Names of Endangered Animals

by Patricia Telesco, studioD

Throughout the world, various animal species risk extinction. The reasons for endangered animals include the loss of habitat, non-native species introduced into an area and over-hunting or harvesting. Each time a species dies off it impacts biodiversity. Consider that according to the World Wildlife Organization, a third of all amphibians face extinction along with one-fourth of all mammals, and almost 50 percent of freshwater turtles. In response to these staggering figures, governments nationally and Internationally have ratified laws like the Endangered Species Act of 1973. Such laws offer protections, making killing or capturing listed animals a criminal act.


In 2003, Zoogoer estimated only 30,000 to 40,000 Asian elephants in the world.

Ivory poaching, territorial encroachment by humans, and hunting for meat accounts for the loss of hundreds of elephants in Asia. The African elephant experienced similar difficulties, being poached to near extinction by the 1980s. Environmentalists believe elephants improve overall forest composition by clearing out underbrush and moving seeds into different areas through digestion.


The Save the Rhino organization lists the rhino population at approximately 25,000.

In the past, rhinos readily populated both Africa and Eurasia. In modern times, however, most rhinos live in park reserves or zoos. Two species of rhino come from Africa and three originate in Asia. Of these, the Sumatran and Javan rhino from Asia both appear on the International Union for Conservation of Nature's red list under "critically endangered." The northern white and several subspecies of black rhino in Africa also appear on this list.

Amur Leopard

One of the most endangered animals, there are only about 40 Amur Leopards left.

Amur Leopards come from far-east Russia and Northern China. They thrive in cold environments. Russia began conservation strategies for this animal in 1998 by creating the Barsovy Wildlife Refuge and creating laws that deter leopard trafficking.

Great Ape

Great apes are part of the family Hominidae along with gorillas and humans.

Humans share approximately 97 percent of our DNA with great apes. These magnificent creatures live primarily in Africa with a few, like orangutans, being native to Asia. All are on the endangered species list. Disease, poaching and gathering apes for pets caused much of the problem, leaving only around 7,500 wild apes.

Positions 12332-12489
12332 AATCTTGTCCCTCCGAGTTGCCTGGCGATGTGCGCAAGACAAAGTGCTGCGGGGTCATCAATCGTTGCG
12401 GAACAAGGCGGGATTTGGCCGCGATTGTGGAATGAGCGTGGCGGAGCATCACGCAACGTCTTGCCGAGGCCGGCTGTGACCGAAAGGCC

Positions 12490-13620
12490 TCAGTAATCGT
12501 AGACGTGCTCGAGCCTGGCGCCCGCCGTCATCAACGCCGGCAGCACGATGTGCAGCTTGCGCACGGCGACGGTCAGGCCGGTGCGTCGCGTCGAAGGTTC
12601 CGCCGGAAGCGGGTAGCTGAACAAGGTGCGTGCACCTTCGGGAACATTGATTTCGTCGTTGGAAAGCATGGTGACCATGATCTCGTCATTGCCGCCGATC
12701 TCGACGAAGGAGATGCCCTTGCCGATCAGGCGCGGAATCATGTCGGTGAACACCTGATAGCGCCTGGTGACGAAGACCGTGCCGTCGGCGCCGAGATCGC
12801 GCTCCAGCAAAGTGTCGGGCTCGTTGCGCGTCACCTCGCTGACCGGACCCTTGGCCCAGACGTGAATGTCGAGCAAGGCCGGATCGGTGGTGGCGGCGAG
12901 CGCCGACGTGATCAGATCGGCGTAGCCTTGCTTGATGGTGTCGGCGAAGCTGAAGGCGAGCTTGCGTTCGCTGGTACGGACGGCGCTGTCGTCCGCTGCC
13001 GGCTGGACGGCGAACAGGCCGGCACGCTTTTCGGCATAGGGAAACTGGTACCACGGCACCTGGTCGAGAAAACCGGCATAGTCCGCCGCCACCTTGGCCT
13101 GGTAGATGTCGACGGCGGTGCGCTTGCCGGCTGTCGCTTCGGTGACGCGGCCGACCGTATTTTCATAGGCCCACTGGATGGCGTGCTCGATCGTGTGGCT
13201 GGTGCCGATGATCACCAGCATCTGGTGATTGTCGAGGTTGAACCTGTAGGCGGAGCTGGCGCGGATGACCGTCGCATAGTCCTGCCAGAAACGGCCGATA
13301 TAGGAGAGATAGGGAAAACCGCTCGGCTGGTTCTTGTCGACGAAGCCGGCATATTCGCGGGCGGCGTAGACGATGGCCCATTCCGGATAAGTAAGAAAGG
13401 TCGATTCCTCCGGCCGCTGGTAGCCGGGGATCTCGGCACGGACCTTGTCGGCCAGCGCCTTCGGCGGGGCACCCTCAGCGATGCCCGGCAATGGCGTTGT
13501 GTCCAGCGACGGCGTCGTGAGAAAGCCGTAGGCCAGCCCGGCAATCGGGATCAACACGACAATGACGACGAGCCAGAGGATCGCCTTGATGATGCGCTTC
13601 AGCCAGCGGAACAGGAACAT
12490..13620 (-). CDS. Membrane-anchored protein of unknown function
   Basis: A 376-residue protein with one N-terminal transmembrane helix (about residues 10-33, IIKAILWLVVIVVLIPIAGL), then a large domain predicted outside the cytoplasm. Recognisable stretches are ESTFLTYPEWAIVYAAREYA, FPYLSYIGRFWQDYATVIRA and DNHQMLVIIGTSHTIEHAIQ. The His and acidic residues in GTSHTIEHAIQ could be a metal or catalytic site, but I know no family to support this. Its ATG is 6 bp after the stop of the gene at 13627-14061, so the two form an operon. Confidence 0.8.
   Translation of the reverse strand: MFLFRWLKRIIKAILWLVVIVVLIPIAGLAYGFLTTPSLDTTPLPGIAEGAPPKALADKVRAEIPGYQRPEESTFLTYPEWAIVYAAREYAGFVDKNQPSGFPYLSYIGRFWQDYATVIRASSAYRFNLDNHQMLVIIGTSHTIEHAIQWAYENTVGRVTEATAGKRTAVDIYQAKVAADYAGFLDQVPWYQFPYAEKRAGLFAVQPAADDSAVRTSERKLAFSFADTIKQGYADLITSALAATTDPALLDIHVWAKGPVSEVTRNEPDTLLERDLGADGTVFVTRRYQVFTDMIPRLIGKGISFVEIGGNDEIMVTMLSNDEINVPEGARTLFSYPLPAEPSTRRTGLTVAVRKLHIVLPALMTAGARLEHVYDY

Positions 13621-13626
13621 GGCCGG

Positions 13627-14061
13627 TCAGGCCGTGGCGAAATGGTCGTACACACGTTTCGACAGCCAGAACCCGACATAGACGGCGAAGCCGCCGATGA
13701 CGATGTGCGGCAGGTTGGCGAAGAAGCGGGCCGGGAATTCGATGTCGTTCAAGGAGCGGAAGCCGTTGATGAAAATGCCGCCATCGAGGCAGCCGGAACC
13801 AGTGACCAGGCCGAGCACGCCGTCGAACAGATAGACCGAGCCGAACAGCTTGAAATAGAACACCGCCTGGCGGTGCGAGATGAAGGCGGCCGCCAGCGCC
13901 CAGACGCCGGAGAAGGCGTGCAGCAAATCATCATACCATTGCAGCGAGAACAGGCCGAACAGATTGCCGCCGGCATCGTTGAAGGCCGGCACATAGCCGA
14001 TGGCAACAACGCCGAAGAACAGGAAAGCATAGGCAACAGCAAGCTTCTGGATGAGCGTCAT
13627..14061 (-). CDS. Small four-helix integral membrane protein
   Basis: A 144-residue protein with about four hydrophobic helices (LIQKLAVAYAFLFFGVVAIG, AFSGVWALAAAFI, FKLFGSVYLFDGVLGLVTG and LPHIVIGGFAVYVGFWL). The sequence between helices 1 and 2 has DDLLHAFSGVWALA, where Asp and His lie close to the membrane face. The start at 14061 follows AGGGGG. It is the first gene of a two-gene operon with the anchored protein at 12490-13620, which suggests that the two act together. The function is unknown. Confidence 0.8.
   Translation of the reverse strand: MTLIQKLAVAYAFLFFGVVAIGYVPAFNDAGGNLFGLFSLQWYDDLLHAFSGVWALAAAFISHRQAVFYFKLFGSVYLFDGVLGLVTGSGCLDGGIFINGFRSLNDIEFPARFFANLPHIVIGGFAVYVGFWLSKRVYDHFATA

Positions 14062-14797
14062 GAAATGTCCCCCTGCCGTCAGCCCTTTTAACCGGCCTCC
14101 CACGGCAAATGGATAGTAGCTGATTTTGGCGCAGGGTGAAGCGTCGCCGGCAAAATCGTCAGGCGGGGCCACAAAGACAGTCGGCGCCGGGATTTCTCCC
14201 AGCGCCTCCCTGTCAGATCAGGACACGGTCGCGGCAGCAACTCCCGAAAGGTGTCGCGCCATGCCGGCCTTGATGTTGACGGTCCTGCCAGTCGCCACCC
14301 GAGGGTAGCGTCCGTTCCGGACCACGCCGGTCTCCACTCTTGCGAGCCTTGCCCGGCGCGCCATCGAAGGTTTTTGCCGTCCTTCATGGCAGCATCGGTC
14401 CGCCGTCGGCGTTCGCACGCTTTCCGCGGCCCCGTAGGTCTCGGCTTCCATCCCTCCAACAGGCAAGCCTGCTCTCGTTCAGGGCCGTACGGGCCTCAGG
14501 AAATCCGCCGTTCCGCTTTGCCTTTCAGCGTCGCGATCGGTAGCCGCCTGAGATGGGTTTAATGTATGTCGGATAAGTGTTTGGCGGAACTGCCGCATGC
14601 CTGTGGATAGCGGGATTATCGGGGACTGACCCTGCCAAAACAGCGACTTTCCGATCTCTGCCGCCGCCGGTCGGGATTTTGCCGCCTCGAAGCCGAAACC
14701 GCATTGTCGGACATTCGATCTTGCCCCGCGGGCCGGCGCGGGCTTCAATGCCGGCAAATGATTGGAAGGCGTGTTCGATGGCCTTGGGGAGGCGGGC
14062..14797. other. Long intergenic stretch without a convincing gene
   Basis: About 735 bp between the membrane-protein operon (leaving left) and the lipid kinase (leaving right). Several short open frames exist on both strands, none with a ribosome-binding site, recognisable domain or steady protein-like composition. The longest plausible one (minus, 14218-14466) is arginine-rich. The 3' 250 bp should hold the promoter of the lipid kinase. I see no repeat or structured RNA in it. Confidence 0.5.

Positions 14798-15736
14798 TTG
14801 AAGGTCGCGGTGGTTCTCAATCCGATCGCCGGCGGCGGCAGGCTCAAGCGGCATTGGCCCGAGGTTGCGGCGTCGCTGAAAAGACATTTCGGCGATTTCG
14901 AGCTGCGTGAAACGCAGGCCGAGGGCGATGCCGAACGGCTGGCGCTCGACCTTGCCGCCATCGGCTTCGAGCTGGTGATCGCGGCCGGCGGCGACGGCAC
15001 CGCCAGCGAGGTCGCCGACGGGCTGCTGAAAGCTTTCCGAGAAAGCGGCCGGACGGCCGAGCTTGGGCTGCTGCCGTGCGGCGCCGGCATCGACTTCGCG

Marine Turtle

Mongabay reports a decrese in Caribbean sea turtle populations by 99 percent in 2006.

Marine turtles, particularly leatherbacks and green turtles, face serious danger of extinction. The International Union for Conservation of Nature and Natural Resources (IUCN) classifies three of the seven species of marine turtles as critically endangered because of predators, human encroachment on nesting grounds and fishing nets.

Dolphin and Whale

Science Daily reports that fishing activities stunt the dolphin population.

Nearly half of all great whale species remain endangered even with ongoing efforts to protect them. Between sea-faring ships, fishing lines and oil development, the whale and dolphin face ever-increasing environmental hazards including toxins and poaching.


The tiger population globally has dwindled to about 3,000 members.

In just 100 years about 95 percent of the wild tiger population has disappeared, and three species -- Javan, Caspian and Bali -- are extinct mostly due to illegal poaching and wildlife trade.

About the Author

Patricia Telesco has been a writer since 1992. She has produced more than 60 books with publishers that include HarperCollins and Simon & Schuster. Her articles have appeared in "Woman's World" and "National Geographic Today." Telesco holds a Bachelor of Arts in English from the University of Buffalo.

Photo Credits

  • collection of animals image by Alexander Potapov from